A little tip.    Once you have made your first brew, the dissolved minerals are so unimportant they are not worthy of consideration in these brews.  It's the benevolent bacteria and other microfauna and flora you want, even more so than the cytokinins, giberellins etc and amino acids.   This means that once you have made up one brew, you can then simply keep adding water and food, keeping it aerated and agitated.  The areation and agitation doesn't have to be any more than soldiers marking time.   Just use a small aquarium aerator to keep the air bubbling in your brew.  If you find you can detect an unpleasant odour, add another aerator (It all depends on how many gallons/litres you have).  That will be adequate to maintain a Master Brew, from which you can keep drawing supply.  If you want to sell at weekend Farmers Markets, and you have a trailer, you can make your Master Brew in one of those 1000L tanks so common these days and tow it to market in your trailer, aerating with an aquarium bubbler powered from your car electrics.  If you have some empty bottles, customers love to see their brew freshly drawn from the Master and soon, they'll turn up at market with their own empty container to be filled from your Master Brew.  It’s a good way to establish a rapport and long term relationship with your customers.  

There’s been quite a bit written and claimed about putting the bacteria to sleep, or into suspended animation as part of these magical liquid bio-brews.    Well, pigs might fly also !   I suppose it may be possible, but I haven’t seen it yet.    Maybe they hypnotise them !   All I’ve seen so far is smoke & mirrors, mumbo jumbo and bullshit !  Pay no attention and give them no credit. Above all, don’t feel that you’re not doing it right because you’re unable to do this yourself.    Nobody can !  You’re not at fault and you’re not failing in your efforts at becoming a competent maker/marketer of worm products !    As I’ve written above, the bacteria will change hats with bewildering speed so don’t worry about it.  People who make those claims are only weak marketers who think they have to surround their products with mastery (I think I'm smarter than you but I'm really a dill syndrome) and mystery.   It’s a clear sign that they don’t know their products and therefore lack confidence because the truth is much more exciting than their rubbish.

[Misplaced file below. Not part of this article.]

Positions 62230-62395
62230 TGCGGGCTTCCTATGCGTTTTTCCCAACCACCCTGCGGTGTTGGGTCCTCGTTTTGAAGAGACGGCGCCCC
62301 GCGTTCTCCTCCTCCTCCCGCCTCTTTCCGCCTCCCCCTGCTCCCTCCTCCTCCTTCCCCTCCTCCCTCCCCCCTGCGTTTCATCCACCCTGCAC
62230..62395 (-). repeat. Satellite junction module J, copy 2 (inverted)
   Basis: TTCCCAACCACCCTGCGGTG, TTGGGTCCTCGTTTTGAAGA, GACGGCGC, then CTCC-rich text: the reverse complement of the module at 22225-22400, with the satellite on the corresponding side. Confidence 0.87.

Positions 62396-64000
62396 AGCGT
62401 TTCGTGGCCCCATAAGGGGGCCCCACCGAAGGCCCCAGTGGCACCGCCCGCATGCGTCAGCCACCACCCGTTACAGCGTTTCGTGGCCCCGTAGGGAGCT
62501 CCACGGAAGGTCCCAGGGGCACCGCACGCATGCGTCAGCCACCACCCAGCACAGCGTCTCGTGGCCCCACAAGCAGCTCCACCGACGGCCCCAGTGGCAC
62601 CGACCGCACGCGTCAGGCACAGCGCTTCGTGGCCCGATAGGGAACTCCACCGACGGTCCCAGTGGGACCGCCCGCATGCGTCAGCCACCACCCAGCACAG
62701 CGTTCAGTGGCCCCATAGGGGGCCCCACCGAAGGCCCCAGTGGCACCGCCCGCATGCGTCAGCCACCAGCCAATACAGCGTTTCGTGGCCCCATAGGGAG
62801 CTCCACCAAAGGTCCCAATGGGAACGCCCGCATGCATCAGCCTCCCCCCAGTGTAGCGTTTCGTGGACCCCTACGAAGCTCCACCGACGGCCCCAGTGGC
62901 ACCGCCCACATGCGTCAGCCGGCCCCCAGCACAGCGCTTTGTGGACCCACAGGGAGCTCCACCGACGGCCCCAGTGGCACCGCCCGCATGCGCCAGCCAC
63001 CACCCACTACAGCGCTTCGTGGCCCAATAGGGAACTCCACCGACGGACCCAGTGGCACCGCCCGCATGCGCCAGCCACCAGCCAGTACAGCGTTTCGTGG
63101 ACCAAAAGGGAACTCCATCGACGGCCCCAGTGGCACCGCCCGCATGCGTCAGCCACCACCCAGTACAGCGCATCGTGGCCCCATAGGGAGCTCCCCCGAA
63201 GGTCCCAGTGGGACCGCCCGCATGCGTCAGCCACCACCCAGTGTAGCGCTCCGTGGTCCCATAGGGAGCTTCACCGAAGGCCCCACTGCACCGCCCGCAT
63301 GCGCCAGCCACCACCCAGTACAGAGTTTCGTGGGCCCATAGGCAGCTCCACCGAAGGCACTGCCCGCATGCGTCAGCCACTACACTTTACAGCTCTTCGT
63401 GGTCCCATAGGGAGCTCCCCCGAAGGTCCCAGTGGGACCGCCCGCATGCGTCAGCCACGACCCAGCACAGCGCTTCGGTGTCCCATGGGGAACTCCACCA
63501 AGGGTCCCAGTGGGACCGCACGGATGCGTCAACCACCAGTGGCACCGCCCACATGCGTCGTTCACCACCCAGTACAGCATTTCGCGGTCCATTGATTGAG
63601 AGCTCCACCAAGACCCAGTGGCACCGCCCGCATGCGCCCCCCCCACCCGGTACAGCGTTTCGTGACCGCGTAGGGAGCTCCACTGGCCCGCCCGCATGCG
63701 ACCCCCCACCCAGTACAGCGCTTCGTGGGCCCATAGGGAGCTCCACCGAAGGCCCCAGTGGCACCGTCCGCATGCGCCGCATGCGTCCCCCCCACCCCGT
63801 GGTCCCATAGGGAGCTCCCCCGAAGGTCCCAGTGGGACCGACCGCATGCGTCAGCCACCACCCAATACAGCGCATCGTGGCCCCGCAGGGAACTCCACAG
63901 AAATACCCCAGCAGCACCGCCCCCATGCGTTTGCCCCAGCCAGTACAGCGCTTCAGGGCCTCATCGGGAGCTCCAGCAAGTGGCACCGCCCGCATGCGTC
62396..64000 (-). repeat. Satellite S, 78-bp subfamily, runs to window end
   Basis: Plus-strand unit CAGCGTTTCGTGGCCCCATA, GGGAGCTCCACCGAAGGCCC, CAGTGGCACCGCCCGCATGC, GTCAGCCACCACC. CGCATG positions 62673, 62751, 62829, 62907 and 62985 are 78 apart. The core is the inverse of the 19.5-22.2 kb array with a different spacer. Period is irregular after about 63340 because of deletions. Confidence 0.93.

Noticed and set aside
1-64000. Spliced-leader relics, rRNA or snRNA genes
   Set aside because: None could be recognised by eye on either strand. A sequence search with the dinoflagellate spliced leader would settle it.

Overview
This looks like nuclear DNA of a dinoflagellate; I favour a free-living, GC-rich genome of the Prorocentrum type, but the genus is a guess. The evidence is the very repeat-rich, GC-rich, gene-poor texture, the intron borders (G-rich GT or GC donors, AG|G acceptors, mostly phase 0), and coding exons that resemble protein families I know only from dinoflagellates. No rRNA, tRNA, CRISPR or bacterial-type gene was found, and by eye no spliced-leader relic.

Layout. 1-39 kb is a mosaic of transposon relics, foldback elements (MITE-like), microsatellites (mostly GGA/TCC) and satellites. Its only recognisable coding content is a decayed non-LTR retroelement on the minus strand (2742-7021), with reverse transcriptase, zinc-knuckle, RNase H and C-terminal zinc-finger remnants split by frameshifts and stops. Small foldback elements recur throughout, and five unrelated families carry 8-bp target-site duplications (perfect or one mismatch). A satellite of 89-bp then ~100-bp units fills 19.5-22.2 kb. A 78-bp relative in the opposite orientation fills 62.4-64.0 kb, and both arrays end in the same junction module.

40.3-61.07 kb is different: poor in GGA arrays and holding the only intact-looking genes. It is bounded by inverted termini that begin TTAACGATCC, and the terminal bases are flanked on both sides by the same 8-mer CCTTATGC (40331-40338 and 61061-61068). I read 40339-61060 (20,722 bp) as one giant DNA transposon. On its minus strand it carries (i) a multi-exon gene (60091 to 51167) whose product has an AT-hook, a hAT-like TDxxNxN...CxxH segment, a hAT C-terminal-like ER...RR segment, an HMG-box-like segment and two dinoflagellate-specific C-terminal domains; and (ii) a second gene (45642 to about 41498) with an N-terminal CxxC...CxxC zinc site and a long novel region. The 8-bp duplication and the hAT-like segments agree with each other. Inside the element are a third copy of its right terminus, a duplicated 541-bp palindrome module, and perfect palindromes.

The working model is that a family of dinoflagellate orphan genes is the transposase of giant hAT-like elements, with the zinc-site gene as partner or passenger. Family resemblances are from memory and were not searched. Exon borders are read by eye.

One thing you can be sure of.  You will never kill or harm any plant with worm tea.   In fact, the reverse is the case.   I have applied it liberally to trees that looked entirely dead, dead, dead.  And some recovered.  One was a 150 year old beautiful Lemon Scented Magnolia in our front garden, which fell victim to a 10 year drought.   We couldn’t water anything properly because we had very little water in our tanks and everything in the garden died from the front to the back.  The Magnolia looked absolutely stark with only a few leaves left on it and if you bent a branch it just snapped as dead ones do.  After the rain finally came, some trees recovered, but not this one.   It’s actually a wetlands tree, and we’re in a low rainfall area, so it's not really in the right environment.  I made up 100 litres of enriched tea, and over a week diluted it 50 times and pumped it into the ground around the tree.  Within a fortnight it was showing leaf buds and now 6 years later is about 80% fully recovered.  I don’t think it’ll get any better.   I tried the same system on a couple of others, but, alas, the magic was not powerful enough !

I could keep writing for more pages and still not cover every question you may have.    There are no hard and fast rules with this product and it's very hard to make mistakes.    Remember it can go from aerobic to anaerobic to aerobic in conditions which you might expect all the bacterias to be killed, but it will still be good and you won't get sporulation.     

The process description above is good for 20 gallons or litres to 5000 and I have customers who have made batches of even more. Farmers use it to fertigate - use the diluted product to irrigate their vines and crops - and the result is clear. Just have confidence in it, make and use it any way you like and you'll be right.   A customer in South Africa rang me one night to very jubilantly tell me she had followed the instructions in my book and had trebled her millet yield in the first year !    Doubling of crops is common.  If you have more questions you can use gthe communicator on the Home Page.  Don't forget to include your email address and I'll get back to you without delay.     You can also use This email address is being protected from spambots. You need JavaScript enabled to view it.©